The gracious silver-haired-woman wanted to tell me that she could hear my distinct accent, that I brought something different to the radio. And from the longer conversation I inferred that she liked what she heard.

What she heard on Canada's public broadcaster on that sleepy morning, even if for a few seconds every ten minutes, sounded a little like me. It sounded a little Indian.

The voice is a vocal thumbprint

As I reflect on that incident in Dubai, and think of my journey so far in Vancouver, I think of the people who critique and cast aside others for having a voice that's different from the voice that's in vogue, that's in power.

And by voice I don't just mean the literal sound of one's vocals and cadence. I mean a voice that's editorial in nature — that helps people and especially young journalists think, understand and embrace the world in their own unique way.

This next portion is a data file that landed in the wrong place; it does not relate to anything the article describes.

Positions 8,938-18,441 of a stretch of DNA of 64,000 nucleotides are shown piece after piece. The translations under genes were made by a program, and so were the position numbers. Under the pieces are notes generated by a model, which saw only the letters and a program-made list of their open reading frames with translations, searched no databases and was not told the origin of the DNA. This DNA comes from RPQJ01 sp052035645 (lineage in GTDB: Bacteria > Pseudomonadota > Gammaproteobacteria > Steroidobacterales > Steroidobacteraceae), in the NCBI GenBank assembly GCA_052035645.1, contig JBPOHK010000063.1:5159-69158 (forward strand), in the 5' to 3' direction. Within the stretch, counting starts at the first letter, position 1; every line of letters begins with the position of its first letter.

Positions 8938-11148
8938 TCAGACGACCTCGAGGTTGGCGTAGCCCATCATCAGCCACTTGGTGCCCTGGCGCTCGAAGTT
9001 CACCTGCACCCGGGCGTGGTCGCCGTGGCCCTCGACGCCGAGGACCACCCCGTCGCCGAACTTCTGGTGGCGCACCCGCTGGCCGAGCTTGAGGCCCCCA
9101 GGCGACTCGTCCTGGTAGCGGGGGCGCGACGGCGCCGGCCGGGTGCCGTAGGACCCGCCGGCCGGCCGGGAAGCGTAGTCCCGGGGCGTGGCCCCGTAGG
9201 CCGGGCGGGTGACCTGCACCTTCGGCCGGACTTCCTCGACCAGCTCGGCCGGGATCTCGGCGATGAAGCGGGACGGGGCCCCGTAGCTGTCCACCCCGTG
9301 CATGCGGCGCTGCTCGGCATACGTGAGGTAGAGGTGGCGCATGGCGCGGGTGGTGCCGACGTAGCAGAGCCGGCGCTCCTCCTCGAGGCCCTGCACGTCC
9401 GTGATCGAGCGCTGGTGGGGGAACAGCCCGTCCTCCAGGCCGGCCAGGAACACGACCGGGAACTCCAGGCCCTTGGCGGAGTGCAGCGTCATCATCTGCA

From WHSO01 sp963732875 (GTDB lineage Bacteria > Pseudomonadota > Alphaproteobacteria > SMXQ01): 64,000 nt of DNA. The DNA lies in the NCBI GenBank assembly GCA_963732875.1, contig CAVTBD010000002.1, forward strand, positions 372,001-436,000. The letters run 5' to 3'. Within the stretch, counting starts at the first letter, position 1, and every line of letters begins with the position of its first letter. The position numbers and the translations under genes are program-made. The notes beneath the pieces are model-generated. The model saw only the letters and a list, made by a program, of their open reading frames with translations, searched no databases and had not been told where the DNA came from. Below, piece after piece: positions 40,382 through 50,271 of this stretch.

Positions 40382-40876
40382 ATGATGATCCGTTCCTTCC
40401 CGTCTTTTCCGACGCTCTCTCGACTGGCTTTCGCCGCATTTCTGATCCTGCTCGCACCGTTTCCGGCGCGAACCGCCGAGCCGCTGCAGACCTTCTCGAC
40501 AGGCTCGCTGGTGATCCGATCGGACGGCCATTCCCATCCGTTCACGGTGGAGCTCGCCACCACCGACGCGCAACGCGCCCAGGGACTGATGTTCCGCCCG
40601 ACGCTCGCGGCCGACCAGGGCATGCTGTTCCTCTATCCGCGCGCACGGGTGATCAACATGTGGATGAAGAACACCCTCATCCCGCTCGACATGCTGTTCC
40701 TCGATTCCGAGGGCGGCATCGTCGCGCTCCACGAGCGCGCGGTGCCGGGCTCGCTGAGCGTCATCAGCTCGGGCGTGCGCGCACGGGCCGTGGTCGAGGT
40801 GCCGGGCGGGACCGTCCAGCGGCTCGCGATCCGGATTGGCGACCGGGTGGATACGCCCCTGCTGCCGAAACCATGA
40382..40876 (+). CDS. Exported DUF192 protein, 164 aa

I wonder how many people doubt what they think about, just because the sound in their head is different from the sound that's considered mainstream, that's worthy of going on air, or that reads better in print.

The voice is a vocal thumbprint, a powerful and an inimitable part of one's identity. But it's also malleable — easily bent and modulated to fit a character and scene that may not match with your true self.

And this is why, the words of that client are seared into my memory as a warning sign to this day. And this is why, I'm sure, I remind myself to be proud of the voice I've been able to retain — even if it's an ongoing struggle to protect it and use it in the right way.

If that person ever read this long, droning piece...I hope they don't read it in "their" voice, but instead they read it in mine.

Because, after all, sounds like an Indian wrote this.